Fight Back Against Spring Allergies

WI Staff | 5/7/2014, 3 p.m.
Though the allergy season in the District area began late this spring, it has is already shaping into a particularly ...
Courtesy of aafa.org

Though the allergy season in the District area began late this spring, it has is already shaping into a particularly uncomfortable one. And if recent findings from the Landover, Md.-based Asthma and Allergy Foundation of America are any indication, things could become increasingly worse area residents.

The AAFA cited in their annual Spring Allergy Capitals report that D.C. ranked 67 among “the 100 most challenging places to live with allergies” during the spring and fall seasons. The data measured and compared each season includes: pollen scores (airborne grass/tree/weed pollen and mold spores), number of allergy medications used per patient, and number of allergy specialists per patient.

The worst cities for allergies are Louisville, Ky., Memphis, Tenn., and Baton Rouge, La. Baltimore ranked 73rd.

Allergy symptoms can include sneezing, swollen eyes and rashes, but allergies can trigger more serious conditions such as asthma, so people need to pay attention to their bodies.

Nearly 45 million Americans are living with nasal allergies and 25 million have asthma. These patients already have a chronic sensitivity to things like pollen, mold and other airborne allergens, but they can also be more susceptible to rapid changes in temperature and moisture, and to catching a common cold or flu. A blending of the winter and spring means these patients are at risk of multiple symptoms simultaneously. But with the proper planning and early treatment, patients can prepare and find relief.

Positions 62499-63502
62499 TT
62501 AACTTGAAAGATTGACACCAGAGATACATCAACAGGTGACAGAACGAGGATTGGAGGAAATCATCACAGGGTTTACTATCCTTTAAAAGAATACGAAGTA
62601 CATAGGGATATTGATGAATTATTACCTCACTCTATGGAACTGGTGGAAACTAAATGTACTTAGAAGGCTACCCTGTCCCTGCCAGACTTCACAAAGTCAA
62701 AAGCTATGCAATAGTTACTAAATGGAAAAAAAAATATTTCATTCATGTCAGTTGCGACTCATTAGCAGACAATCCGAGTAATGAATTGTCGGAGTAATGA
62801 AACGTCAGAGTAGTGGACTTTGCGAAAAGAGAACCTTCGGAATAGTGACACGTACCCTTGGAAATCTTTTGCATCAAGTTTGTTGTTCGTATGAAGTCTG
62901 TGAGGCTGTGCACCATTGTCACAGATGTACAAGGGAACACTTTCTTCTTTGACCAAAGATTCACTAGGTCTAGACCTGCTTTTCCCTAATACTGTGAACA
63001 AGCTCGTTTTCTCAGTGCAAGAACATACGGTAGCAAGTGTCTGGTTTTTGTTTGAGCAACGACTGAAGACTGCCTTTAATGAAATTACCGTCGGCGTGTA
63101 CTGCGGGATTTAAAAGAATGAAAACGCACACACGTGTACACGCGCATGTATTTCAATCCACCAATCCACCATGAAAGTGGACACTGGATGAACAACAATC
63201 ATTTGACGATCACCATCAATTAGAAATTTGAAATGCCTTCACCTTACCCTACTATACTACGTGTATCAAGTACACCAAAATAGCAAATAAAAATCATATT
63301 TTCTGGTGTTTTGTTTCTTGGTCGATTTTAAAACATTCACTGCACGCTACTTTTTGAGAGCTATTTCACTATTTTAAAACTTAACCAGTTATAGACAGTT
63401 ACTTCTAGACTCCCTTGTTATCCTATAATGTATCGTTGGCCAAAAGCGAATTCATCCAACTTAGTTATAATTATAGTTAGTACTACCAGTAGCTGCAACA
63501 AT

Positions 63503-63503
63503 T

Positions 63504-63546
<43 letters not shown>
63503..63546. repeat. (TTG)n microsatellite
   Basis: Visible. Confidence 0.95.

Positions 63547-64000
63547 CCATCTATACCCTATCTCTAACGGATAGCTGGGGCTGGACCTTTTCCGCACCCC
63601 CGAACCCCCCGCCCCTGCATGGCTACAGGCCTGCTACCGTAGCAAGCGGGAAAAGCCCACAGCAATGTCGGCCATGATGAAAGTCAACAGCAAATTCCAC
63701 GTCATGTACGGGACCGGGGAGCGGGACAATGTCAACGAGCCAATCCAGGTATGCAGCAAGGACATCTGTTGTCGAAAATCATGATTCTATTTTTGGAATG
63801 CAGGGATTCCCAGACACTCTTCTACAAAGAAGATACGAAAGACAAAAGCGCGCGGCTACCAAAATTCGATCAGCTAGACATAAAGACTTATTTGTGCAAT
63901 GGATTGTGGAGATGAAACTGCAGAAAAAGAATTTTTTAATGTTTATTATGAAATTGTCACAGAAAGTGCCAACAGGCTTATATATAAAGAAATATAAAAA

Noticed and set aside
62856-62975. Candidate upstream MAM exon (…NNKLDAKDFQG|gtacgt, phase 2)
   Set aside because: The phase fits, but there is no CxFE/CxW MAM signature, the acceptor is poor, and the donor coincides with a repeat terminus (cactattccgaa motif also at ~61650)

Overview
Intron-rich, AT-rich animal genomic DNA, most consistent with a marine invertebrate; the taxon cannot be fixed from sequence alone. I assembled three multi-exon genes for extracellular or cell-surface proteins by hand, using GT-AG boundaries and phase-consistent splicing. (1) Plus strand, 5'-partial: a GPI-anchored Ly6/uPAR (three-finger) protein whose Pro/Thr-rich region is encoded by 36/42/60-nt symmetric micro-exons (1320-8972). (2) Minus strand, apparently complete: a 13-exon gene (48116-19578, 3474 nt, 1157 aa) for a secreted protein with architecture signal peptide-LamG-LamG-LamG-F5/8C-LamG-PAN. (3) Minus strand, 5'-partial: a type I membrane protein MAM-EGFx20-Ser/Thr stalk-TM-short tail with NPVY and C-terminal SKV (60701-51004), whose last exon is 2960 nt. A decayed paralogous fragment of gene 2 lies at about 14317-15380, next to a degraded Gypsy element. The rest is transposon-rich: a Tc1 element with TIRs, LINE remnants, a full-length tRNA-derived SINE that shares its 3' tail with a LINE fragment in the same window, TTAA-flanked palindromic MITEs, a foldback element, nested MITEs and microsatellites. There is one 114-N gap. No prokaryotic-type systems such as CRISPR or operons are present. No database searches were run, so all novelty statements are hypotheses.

Cities with an exceptionally high concentration of trees, grass, or weeds may have more pollen in the air, according to allergist Miguel Wolbert. Local environmental factors such as wind, humidity, typical temperatures -- and air pollution -- also play a role in allergies.

“If you are around certain river basins, such as in Ohio or Mississippi, higher pollen counts occur due to high humidity levels. Pollen thrives in high humidity,” Wolbert said.

Symptoms can include congestion and an itchy, runny nose, as well as asthma-like symptoms.

The Mayo Clinic suggests staying indoors on dry, windy days, in addition to going outside after it rains on high pollen days as the rain helps clear pollen from the air; not hanging laundry outside because pollen can stick to sheets, towels and clothing; delegating lawn mowing and other gardening chores that can stir up allergens to others; paying attention to pollen forecasts and current pollen levels to reduce outdoor time when the levels are high; and keeping indoor air clean by using air conditioning in houses and cars; and finally, keeping indoor air dry with a dehumidifier.